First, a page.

Books by Patrick Wright:

The Village that Died for England

First published by Jonathan Cape, 1995
Paperback edition by Vintage, 1996
Expanded and revised edition, Faber and Faber, 2002.

A Review of Reviews by P Wright

The critical reception of The Village that Died for England was actually more varied than the snippets of praise on the jacket necessarily suggest.  Indeed, when it first appeared in 1995 the Sunday Telegraph noted, in its round-up of the week’s reviews, that ‘few books in recent years have had as mixed a press’.

I was abroad just before the first edition came out, but I remember landing at Heathrow one Sunday to find the book being condemned on the front page of the Sunday Times’s books section.  ‘This is the most depressing book I have read for years,’ opened John Carey, before going on to chide me for expressing the superiority of a ‘Guardian columnist’ (which I had never really been – although a few months previously, I had crossed swords with this leather-clad Oxford professor when he insinuated, absurdly, that Richard Hoggart was a snob during the course of a discussion on Radio Three’s ‘Night Waves’).

Whatever axes Carey had to grind, he was not alone in his reservations about the book.  Writing in the Daily Telegraph, Penelope Livesey declared it ‘maverick and illuminating’ – ‘a book to be read’ – while also worrying that it seemed ‘cynical’.  Charles Saumarez Smith, who reviewed it for the Spectator, noted that the tone was ‘studiously dispassionate. . . as if everyone in the story was in the wrong.’

Some declared themselves frustrated by the books ‘digressive’ approach.  Byron Rogers, in The Literary Review, was infuriated by my refusal to tell a simple story of evacuation and displacement: declaring the book more or less unreadable, he boasted ‘I have thrown it across various rooms’. Kate Chisholm, of the Sunday Telegraph, missed a tightly unified argument and concluded ‘better by far to take the road from Corfe Castle and turn left for Tyneham’.  Simon Stander, writing in Public Policy Review, seemed to want a more programmatic book that called for a restoration of the peasantry and  told him what to think  (‘I wanted something to rub off against. I wanted him to rub the Vaseline off the lens’).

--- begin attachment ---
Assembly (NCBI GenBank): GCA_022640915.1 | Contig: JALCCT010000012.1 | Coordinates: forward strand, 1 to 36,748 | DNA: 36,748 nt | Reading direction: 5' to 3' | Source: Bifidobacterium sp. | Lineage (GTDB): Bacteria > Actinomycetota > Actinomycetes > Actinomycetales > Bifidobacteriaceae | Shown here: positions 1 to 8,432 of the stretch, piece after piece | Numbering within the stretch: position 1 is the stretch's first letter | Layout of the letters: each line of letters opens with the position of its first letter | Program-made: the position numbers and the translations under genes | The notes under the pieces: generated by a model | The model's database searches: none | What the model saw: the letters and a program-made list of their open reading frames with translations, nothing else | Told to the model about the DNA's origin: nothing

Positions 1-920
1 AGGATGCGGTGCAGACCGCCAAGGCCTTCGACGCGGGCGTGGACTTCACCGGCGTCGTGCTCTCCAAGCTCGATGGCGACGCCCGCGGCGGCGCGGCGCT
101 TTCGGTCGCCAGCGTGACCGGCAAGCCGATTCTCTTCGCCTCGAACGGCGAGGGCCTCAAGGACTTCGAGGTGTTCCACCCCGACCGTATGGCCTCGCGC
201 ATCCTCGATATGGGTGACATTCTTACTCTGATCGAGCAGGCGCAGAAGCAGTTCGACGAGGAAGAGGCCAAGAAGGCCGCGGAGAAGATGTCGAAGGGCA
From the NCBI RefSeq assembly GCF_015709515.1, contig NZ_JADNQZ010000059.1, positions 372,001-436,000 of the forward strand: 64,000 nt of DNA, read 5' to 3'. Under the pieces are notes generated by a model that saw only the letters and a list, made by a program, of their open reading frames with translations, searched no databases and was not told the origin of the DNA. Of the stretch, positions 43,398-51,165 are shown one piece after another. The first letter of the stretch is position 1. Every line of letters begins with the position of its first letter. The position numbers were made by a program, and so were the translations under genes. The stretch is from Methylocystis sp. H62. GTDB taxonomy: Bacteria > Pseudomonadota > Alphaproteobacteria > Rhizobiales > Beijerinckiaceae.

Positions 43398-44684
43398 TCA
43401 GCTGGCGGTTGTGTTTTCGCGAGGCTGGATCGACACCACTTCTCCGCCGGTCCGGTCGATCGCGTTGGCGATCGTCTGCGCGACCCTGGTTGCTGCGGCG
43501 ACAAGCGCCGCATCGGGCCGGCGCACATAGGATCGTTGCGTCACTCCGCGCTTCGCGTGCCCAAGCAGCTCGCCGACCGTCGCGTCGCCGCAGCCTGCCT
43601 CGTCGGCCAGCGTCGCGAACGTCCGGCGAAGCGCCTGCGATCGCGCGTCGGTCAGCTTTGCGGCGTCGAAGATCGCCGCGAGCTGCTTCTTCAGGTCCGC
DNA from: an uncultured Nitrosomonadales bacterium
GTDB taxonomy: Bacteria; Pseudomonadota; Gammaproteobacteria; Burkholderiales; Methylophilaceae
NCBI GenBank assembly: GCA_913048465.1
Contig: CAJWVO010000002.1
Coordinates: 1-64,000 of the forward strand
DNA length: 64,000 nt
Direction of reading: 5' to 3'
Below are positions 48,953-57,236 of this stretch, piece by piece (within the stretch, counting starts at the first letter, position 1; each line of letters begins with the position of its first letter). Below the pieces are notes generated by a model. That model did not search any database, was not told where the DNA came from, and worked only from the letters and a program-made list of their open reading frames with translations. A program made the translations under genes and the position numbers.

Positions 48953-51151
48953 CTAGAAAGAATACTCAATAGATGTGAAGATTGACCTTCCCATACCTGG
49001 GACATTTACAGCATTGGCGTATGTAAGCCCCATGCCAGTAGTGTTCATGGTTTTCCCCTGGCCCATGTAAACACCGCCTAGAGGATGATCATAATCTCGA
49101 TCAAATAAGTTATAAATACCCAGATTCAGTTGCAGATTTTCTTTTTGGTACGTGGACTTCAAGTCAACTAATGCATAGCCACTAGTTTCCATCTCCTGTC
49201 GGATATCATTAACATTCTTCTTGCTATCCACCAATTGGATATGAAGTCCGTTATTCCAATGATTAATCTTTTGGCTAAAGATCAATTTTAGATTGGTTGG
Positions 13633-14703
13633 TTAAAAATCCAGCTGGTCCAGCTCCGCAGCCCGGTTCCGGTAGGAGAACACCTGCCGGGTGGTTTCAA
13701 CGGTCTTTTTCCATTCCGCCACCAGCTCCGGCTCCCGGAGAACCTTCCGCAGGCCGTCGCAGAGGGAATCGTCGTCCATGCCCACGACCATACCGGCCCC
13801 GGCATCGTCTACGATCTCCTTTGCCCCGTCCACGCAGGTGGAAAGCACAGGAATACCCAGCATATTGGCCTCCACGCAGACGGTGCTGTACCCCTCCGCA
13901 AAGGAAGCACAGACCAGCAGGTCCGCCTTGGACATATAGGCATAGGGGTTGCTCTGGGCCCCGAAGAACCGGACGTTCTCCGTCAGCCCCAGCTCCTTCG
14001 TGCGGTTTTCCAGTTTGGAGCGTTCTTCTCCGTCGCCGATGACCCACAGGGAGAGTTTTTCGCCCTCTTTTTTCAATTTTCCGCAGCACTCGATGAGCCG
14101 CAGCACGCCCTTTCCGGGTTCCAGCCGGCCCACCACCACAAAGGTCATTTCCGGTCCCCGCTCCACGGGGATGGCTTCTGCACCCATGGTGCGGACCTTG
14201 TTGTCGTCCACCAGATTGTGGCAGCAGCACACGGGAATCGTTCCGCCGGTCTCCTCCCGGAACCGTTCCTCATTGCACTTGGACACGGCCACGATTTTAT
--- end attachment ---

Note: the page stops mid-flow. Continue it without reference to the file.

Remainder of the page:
This negative current was still running in 1996, when the first paperback edition came out.  John Blake, a paperback digester at the Independent on Sunday, expelled the book with a grunt:  there was, he said, ‘something wrong about the tone,’ and the writer was ‘too much the sardonic metropolitan, smirking at the dotty Merrie Englanders’.

My ‘digressive’ approach aside, it was, perhaps, not surprising that the book drew the hostility of some who felt challenged in their feelings of Englishness. Yet in writing it I was not aware of being compelled by contempt or ‘metropolitan’ disdain for country life.

The history I was uncovering required sympathetic interest, sometimes in views I strongly disliked, and also a large measure of critical distance. I could not have grasped the complexity of the contest that has defined this landscape through most of the twentieth century simply by taking sides, or by following the drift of emotionally compelling interpretations, or by telling readers what to think. I didn’t want to join the lamentation or adopt an elegiac tone either. After all, it was in its posthumous elegies that the myth of Tyneham became most detached from reality: as in the legend of ‘Churchill’s pledge’ – a promise that was retrospectively invented but which has survived my attempted curtailment and continues to dominate more recent journalistic versions of the story.

My publishers, meanwhile, were glad to concentrate on the more positive reviews, the most generous of which came from the poet and translator Michael Hoffman. Writing in the Independent on Sunday, he described the book as ‘brilliant’. He also got in touch with Jonathan Cape, enclosing the full typescript of his review, and apologising for the fact that the literary editor, Jan Dalley, had apparently stripped it of all further words of appreciation.  As printed, his review began with a non-committal plot summary. He had actually opened with the following paragraph:

‘I don’t think I have read a better book about this country than The Village that Died for England. It is a work of Pynchonesque coherence and revelation, the inexhaustible systemic comedy of a Musil, the subversiveness of a Bunuel – a work of genius and not just genius loci.’

Perhaps the excising editor was only trying to protect Hoffman from his own excessive enthusiasm. Neither I nor the book’s various publishers have extended him the same service. Indeed, we have been quick to use both modest and immodest versions of the expunged paragraph on the cover of the later paperback editions.

(August 2007)